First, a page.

Ipratropium bromide, a nonselective muscarinic antagonist, is widely prescribed for the treatment of chronic obstructive pulmonary disease (COPD). Analyses of COPD patients, with underlying ischaemic heart disease, receiving anticholinergics, have indicated increased risk of severity and occurrence of cardiovascular events (including myocardial infarction). The present study explored whether ipratropium bromide induces myocardial injury in nonclinical models of simulated myocardial ischaemia/reperfusion injury. Adult Sprague Dawley rat hearts/primary ventricular myocytes were exposed to simulated ischaemia/hypoxia prior to administration of ipratropium at the onset of reperfusion/reoxygenation. Infarct to risk ratio and cell viability was measured via triphenyl tetrazolium chloride staining and thiazolyl blue tetrazolium bromide (MTT) assay. The involvement of apoptosis and necrosis was evaluated by flow cytometry. Mitochondrial-associated responses were detected by tetramethylrhodamine methyl ester fluorescence and myocyte contracture. Ipratropium (1 × 10−11 M − 1 × 10−4 M) significantly increased infarct/risk ratio and decreased cell viability in a dose-dependent manner. Increased levels of necrosis and apoptosis were observed via flow cytometry, accompanied by increased levels of cleaved caspase-3 following ipratropium treatment. Levels of endogenous myocardial acetylcholine were verified via use of an acetylcholine assay. In these experimental models, exogenous acetylcholine (1 × 10−7 M) showed protective properties, when administered alone, as well as abrogating the exacerbation of myocardial injury during ischaemia/reperfusion following ipratropium coadministration. In parallel experiments, under conditions of myocardial ischaemia/reperfusion, a similar injury was observed following atropine (1 × 10−7 M) administration. These data demonstrate for the first time in a nonclinical setting that ipratropium exacerbates ischaemia/reperfusion injury via apoptotic- and necrotic-associated pathways.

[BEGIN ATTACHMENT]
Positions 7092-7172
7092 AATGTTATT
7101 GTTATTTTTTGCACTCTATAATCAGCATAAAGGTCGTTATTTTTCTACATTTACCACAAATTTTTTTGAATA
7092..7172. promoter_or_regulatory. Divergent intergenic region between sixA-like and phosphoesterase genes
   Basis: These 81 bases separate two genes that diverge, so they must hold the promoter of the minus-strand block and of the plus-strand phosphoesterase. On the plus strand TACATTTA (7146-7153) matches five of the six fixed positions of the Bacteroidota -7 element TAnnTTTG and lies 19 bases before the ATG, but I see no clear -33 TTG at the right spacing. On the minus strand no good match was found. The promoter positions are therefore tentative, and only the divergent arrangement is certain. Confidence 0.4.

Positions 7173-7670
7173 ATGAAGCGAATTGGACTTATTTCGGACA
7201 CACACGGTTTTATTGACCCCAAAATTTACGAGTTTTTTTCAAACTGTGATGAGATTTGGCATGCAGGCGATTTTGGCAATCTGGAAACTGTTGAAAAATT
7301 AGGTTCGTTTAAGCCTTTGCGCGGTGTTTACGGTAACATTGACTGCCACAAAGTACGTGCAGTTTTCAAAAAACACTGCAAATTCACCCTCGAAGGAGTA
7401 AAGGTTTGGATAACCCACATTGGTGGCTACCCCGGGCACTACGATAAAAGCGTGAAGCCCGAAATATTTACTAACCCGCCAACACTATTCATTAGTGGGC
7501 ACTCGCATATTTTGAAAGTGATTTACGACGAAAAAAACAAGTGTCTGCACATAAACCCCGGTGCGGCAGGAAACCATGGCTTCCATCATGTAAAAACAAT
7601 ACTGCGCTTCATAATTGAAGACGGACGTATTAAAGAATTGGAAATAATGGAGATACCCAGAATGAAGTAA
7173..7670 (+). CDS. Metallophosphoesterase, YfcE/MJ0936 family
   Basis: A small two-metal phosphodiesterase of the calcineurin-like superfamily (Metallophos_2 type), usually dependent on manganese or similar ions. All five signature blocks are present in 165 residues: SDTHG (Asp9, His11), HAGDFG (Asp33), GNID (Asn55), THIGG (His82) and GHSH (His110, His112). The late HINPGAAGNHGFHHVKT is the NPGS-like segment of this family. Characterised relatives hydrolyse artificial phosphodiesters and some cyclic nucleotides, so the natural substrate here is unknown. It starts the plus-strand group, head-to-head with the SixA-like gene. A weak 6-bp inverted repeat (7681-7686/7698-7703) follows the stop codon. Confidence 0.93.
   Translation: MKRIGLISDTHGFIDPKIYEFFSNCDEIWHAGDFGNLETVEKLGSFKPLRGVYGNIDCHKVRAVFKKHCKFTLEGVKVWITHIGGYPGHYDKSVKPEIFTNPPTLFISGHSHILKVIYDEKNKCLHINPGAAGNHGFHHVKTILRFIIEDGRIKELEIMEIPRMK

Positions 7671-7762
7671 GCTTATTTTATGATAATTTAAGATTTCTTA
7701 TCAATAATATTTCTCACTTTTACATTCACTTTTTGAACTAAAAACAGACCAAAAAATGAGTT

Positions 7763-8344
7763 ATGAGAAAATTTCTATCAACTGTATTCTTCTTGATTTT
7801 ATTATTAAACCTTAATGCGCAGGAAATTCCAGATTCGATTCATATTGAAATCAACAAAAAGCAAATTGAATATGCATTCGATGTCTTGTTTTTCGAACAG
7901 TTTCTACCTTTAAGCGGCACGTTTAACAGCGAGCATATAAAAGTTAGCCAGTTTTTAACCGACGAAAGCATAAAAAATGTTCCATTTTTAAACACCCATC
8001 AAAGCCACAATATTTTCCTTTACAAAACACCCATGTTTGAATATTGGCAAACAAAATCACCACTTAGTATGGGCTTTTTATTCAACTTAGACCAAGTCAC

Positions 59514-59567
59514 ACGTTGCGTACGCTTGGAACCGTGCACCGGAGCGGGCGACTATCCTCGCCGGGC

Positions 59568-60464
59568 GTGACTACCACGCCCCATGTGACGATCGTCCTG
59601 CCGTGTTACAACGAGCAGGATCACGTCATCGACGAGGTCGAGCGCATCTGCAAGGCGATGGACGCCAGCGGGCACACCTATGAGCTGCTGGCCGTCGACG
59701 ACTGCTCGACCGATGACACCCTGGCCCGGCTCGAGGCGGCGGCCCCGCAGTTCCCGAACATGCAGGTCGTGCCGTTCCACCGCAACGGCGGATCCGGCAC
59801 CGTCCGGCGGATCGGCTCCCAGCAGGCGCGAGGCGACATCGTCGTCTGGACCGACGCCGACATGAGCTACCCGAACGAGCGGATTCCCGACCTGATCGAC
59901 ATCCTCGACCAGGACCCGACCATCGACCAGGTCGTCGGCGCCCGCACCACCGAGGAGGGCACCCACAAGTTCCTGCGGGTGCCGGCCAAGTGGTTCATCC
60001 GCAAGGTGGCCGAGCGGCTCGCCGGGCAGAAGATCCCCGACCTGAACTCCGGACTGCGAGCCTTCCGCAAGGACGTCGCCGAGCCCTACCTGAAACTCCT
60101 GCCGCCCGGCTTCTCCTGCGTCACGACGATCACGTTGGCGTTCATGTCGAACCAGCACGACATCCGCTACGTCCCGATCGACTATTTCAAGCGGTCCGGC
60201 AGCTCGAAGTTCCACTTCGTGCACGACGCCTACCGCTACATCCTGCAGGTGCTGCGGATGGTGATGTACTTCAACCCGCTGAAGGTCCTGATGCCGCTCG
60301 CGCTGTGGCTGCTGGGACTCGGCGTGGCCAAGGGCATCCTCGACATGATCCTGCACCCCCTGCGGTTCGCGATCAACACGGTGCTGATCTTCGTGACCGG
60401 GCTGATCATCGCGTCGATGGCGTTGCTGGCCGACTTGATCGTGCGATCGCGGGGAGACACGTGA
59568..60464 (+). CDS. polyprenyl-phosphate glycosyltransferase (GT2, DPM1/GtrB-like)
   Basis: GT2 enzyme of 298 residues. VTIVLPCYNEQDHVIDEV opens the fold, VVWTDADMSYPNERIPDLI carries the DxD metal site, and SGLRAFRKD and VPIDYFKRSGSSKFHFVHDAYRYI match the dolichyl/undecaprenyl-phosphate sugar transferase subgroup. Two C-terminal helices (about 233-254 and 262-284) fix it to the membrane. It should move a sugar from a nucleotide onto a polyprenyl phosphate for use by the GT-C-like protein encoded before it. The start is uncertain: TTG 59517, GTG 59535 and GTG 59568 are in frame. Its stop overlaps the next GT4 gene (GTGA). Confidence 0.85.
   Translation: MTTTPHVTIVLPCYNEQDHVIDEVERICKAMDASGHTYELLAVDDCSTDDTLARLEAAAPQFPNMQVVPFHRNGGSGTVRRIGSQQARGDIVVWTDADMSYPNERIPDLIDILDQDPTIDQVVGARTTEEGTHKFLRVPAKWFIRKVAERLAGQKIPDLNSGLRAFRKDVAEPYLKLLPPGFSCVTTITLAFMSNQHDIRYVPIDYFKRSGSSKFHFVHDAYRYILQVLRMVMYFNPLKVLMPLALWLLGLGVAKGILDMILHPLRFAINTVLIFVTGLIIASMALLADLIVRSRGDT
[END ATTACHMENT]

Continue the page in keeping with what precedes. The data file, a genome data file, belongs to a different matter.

- Muscarinic receptor antagonist
- Reperfusion injury